Some cinéastes consider the last of these five films — a hardcore porn film trimmed down to get a softcore rating for distribution — to be a wholly stand-alone film and not part of his space opera quadrilogy, but we’re not going to get into a dick-measuring contest with you about it.

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Since Brescia liked to work fast — War of the Planets was shot in about three weeks — and he obviously didn’t spend a lot of time on pesky production budgets, he was able to crank out a lot of films for the Italian film market.

He was also called upon to salvage a number of films which needed to have their directors replaced, which meant he came aboard those projects late, shot additional footage and saved a number of productions from the scrap heap.

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Brescia died in Rome, Italy, in 2001. He was 71.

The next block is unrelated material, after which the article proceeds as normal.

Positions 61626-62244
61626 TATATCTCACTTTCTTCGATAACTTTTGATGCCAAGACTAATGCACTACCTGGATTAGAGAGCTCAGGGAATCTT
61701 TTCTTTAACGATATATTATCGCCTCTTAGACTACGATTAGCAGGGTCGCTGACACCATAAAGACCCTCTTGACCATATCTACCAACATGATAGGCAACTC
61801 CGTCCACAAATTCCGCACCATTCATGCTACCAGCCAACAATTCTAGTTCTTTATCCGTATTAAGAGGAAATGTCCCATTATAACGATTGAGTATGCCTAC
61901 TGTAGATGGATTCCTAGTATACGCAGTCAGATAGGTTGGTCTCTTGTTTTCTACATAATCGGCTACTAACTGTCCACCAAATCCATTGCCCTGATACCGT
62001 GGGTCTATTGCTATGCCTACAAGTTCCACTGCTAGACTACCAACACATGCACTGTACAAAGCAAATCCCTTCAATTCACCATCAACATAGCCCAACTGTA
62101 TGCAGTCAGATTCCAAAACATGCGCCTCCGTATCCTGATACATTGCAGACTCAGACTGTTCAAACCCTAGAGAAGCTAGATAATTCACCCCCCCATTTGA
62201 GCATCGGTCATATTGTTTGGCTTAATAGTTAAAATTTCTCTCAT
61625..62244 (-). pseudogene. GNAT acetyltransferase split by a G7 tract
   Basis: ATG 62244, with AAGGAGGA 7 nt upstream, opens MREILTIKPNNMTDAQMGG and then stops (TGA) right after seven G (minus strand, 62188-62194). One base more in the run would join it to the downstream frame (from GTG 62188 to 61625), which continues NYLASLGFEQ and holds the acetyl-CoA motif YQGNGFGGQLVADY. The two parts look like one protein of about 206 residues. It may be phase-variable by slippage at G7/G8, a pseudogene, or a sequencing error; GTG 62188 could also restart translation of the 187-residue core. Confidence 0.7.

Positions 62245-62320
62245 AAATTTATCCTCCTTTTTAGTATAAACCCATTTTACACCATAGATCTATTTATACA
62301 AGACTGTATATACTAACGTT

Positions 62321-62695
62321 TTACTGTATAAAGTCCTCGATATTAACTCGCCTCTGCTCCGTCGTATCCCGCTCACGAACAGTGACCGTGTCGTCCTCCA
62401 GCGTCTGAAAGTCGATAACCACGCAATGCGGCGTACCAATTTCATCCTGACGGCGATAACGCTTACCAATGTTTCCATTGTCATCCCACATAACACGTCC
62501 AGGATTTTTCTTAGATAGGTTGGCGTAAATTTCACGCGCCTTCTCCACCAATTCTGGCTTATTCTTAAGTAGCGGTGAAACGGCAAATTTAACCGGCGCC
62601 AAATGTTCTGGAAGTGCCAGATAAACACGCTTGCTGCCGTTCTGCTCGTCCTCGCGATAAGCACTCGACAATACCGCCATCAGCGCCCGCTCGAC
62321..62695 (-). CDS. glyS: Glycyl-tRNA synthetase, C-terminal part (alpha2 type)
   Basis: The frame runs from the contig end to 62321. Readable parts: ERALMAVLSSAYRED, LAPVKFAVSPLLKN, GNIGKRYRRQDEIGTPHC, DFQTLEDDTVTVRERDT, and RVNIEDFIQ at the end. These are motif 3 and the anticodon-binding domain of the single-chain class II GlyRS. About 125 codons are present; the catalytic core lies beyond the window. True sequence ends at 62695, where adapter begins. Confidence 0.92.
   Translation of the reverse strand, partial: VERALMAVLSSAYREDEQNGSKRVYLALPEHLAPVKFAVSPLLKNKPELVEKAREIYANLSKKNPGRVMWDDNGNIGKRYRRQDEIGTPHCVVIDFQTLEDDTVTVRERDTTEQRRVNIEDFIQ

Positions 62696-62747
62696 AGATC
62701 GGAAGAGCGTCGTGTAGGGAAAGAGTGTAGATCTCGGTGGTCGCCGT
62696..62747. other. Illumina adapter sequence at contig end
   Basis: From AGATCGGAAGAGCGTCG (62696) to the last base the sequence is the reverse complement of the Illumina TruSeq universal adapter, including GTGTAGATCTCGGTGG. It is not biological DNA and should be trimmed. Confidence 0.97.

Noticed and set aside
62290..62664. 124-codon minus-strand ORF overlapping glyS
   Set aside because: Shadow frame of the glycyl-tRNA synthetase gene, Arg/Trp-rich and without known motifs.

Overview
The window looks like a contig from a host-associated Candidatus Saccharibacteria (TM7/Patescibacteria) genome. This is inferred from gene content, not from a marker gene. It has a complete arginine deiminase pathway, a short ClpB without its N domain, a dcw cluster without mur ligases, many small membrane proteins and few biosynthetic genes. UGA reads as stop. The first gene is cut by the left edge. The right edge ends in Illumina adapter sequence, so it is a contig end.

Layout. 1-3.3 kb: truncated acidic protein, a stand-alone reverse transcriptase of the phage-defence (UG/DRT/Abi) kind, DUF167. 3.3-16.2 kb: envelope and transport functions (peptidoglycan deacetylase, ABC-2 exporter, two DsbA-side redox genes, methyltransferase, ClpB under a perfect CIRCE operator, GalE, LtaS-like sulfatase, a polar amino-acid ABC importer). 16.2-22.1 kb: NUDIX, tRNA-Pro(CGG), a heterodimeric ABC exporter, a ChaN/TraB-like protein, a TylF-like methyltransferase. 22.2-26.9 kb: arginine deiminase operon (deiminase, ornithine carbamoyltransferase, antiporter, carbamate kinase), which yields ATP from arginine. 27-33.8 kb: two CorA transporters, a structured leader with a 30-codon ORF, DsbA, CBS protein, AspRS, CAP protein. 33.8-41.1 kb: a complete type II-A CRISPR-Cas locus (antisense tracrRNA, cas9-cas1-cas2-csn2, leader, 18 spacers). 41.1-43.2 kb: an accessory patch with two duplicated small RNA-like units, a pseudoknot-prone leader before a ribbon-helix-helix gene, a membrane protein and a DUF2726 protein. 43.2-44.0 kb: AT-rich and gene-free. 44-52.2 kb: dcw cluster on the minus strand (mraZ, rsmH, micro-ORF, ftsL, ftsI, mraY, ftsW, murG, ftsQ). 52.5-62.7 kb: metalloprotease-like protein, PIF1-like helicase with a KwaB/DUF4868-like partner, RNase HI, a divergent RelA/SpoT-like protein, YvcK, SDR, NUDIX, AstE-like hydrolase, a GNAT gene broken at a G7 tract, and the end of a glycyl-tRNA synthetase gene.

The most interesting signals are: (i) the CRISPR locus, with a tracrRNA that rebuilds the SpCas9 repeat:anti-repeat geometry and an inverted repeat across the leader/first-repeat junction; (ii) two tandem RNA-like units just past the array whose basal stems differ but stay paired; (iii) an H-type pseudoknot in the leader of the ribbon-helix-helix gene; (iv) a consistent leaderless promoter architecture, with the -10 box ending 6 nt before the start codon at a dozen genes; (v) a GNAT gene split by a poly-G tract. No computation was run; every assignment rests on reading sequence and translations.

Watch War of the Planets — and other S.B.I.G. sci-fi stinkers — on Night Flight Plus.

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About Bryan Thomas

Bryan Thomas has been a freelancing writer/critic for All Music Guide, and a contributor to Launch, Music Connection, Big Takeover and numerous other publications and entertainment websites, blogs and zines, most of them long gone. He's written more than sixty sets of liner notes. He’s also worked for over twenty years at mostly reissue record labels -- prior to that he worked in bookstores and record stores, going all the way back to the original vinyl daze. He lives in the Miracle Mile neighborhood of Los Angeles, CA.